Until now, the group was using hit and run tactics, proving their ability to fight on multiple fronts and rapidly transport men and equipment from location to location.

Mosul is not the only city controlled by the ISIS. Earlier in the year the group took control of parts of Fallujah, where they declared an independent state after destroying the police station. Fighting has gone on for some time there, with the Iraqi army unable to retake the city. A coalition of Sunni tribesmen, whose militia groups have been fighting ISIS, have also been unable to retake Fallujah.

ISIS also controls Ramdi and other areas of the Anbar province. In Syria, the group has been in control of Raqqa (a city in the northeast) for several months. ISIS considers Raqqa to be their capital; it is the only major city they have consistently held.

In Raqqa, ISIS has enforced strict sharia law and heavily punishes violators. In early May, the group publicly displayed the crucified corpses of their enemies as a warning to their terrified subjects. They also levy the jizya, a special tax for Christians (and Jews) that must be paid in gold in exchange for "protection" under Islamic rule.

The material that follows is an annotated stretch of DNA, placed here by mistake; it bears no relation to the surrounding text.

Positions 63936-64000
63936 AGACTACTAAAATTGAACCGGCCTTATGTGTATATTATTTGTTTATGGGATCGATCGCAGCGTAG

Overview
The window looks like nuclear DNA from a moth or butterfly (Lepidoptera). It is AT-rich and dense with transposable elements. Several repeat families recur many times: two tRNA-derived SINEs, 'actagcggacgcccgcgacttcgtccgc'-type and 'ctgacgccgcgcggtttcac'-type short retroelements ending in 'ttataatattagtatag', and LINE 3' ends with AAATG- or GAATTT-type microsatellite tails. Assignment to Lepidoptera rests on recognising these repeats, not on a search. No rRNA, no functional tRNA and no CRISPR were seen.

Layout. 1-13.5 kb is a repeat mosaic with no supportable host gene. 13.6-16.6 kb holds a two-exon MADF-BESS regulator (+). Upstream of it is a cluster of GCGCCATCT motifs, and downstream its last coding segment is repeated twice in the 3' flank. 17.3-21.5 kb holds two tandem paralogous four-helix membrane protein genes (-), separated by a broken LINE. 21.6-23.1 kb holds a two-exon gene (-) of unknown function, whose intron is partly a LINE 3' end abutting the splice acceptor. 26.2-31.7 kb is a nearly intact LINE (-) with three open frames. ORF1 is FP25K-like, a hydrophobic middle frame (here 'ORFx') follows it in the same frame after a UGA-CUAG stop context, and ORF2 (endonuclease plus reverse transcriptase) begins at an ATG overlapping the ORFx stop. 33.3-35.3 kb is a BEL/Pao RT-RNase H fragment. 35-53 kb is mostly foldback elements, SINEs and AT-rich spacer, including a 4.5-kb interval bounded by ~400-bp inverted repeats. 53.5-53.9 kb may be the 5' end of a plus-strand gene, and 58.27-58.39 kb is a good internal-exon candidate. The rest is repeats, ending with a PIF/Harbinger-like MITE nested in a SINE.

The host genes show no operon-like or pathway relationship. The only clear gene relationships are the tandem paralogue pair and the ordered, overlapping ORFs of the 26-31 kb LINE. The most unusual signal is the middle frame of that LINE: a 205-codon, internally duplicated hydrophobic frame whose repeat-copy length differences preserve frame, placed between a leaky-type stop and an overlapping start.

Over the last few months, ISIS has become emboldened by their string of successes and has been launching increasingly ambitious military and terrorist attacks on a variety of targets. They flooded large areas west of Baghdad by closing of the Fallujah dam, carried out bombings in Baghdad killing dozens, temporarily seized Anbar University and assassinated a prominent leader of a tribal militia that had been fighting them in the Anbar province.